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United States Department of Agriculture

Agricultural Research Service

Title: Corn gluten meal application methods for weed control

Authors
item Webber, Charles
item Shrefler, James - OSU, LANE, OK

Submitted to: Horticulture Industries Show
Publication Type: Proceedings
Publication Acceptance Date: February 4, 2005
Publication Date: April 1, 2005
Citation: Webber III, C.L., Shrefler, J.W. 2005. Corn gluten meal application methods for weed control. Proceedings of the 24th Annual Horticulture Industries Show. p. 163-167.

Interpretive Summary: Weeds are often mentioned as the most troublesome problem facing organic vegetable producers. Corn gluten meal CGM) is an environmentally friendly material that has demonstrated ability to decrease seedling development and plant survival by inhibiting root and shoot development. Unfortunately, CGM can also decrease the development and plant survival of direct seeded vegetable crops. The development of a mechanized method for CGM application and the ability to apply the material in a banded pattern would increase its potential use in organic vegetable production, especially in direct seeded vegetables. The objective of the research was to develop a method to uniformly apply CGM to the soil surface in either a solid (broadcast) or banded pattern. An applicator was assembled using various machinery components (fertilizer box, rotating agitator blades, 12-volt motor, and fan shaped gravity-fed row banding applicators). The equipment was evaluated for the application of two CGM formulations (powdered and granulated), three application rates [5, 10, and 15 lb/100 ft**2 (250, 500, and 750 g/m**2)], and two application configurations (solid and banded). Field evaluations were conducted during the summer of 2004 on 32-inch (81 cm) wide raised beds at Lane, OK. Differences between CGM formulations affected the flow rate within and between application configurations. The granulated formulation flowed at a faster rate, without clumping, compared to the powdered formulation, while the CGM in the banded configuration flowed faster than the solid application. It was determined that the CGM powder used with the solid application configuration was inconsistent, unreliable, and thus not feasible for use with this equipment without further modifications. These evaluations demonstrated the feasibility of using equipment, rather than manual applications, to apply CGM to raised beds for organic weed control purposes. A number of equipment alterations will increase the efficiency and potential usefulness of this equipment. If research determines equivalent weed control efficacy between the two CGM formulations, the granulated formulation would be the preferred formulation for use in this equipment. This equipment would be useful for evaluate the benefits of banded applications of CGM for weed control efficacy and crop safety for direct seeded vegetables.

Technical Abstract: Producers of organic vegetables often report that weeds are their most troublesome production problem. It has been documented that corn gluten meal (CGM), a by-product of the wet-milling process of corn, is phytotoxic. As a preemergence or preplant-incorporated herbicide CGM inhibits root development, decreases shoot length, and reduces plant survival of weed or crop seedlings. The development of a mechanized application method for CGM and the ability to apply the material in a banded pattern would increase its potential use in organic vegetable production, especially in direct seeded vegetables. Therefore, the objective of the research was to develop a mechanized method to uniformly apply CGM to the soil surface in either a solid (broadcast) or banded pattern. An applicator was assembled using various machinery components (fertilizer box, rotating agitator blades, 12-volt motor, and fan shaped gravity-fed row banding applicators). The equipment was evaluated for the application of two CGM formulations (powdered and granulated), three application rates [5, 10, and 15 lb/100 ft**2 (250, 500, and 750 g/m**2)], and two application configurations (solid and banded). Field evaluations were conducted during the summer of 2004 on 32-inch (81 cm) wide raised beds at Lane, OK. Differences between CGM formulations affected the flow rate within and between application configurations. The granulated formulation flowed at a faster rate, without clumping, compared to the powdered formulation, while the CGM in the banded configuration flowed faster than the solid application. It was determined that the CGM powder used with the solid application configuration was inconsistent, unreliable, and thus not feasible for use with this equipment without further modifications. These evaluations demonstrated the feasibility of using equipment, rather than manual applications, to apply CGM to raised beds for organic weed control purposes. A number of equipment alterations will increase the efficiency and potential usefulness of this equipment. If research determines equivalent weed control efficacy between the two CGM formulations, the granulated formulation would be the preferred formulation for use in this equipment. This equipment would be useful for evaluate the benefits of banded applications of CGM for weed control efficacy and crop safety for direct seeded vegetables.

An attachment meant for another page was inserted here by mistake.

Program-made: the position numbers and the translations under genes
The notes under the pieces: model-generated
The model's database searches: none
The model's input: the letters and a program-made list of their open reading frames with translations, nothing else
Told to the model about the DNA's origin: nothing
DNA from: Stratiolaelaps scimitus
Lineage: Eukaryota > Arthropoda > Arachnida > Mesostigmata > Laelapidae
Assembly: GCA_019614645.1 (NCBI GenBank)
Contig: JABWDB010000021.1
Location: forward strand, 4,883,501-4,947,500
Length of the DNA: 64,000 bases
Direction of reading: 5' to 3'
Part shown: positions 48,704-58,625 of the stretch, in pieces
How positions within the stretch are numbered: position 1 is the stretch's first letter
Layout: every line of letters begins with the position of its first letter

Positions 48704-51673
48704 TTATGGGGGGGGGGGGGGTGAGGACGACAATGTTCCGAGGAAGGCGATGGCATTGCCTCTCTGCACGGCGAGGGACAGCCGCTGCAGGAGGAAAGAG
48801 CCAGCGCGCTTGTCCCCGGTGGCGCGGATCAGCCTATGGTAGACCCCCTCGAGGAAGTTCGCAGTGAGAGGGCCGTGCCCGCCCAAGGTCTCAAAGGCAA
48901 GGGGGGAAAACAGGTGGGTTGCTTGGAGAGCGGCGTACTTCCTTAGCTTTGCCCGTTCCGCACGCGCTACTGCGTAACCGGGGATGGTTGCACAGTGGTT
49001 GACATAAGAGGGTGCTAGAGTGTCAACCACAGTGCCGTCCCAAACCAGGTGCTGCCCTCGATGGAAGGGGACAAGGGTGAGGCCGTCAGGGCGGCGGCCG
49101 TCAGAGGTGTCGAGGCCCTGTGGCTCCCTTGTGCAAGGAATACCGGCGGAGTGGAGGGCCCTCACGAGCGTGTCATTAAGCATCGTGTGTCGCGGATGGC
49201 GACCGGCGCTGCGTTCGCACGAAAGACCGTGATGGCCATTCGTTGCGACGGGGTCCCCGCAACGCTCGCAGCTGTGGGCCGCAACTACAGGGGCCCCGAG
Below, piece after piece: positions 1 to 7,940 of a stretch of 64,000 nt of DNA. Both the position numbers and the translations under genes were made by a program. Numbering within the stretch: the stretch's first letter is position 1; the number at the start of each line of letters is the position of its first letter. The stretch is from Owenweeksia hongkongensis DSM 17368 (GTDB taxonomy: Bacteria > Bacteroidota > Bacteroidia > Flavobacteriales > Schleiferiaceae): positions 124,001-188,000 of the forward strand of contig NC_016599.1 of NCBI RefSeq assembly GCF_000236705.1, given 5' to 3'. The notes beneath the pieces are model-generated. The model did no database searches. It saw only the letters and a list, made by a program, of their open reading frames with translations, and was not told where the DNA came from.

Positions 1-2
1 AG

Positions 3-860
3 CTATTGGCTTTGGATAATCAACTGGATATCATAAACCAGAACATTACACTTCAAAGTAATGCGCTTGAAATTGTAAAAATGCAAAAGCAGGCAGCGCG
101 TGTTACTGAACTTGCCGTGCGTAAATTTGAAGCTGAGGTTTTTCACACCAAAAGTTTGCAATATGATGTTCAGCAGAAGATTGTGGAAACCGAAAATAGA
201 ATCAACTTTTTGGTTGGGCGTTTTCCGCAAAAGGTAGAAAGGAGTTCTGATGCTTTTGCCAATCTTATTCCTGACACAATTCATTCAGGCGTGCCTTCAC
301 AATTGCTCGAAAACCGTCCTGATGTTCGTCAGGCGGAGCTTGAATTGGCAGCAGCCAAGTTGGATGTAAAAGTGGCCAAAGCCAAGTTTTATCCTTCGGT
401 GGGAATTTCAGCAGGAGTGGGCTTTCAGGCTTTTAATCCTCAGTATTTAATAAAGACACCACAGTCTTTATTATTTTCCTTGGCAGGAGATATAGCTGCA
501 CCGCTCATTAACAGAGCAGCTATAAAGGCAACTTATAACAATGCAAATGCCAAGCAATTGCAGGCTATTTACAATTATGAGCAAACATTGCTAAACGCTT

Last Modified: 10/23/2014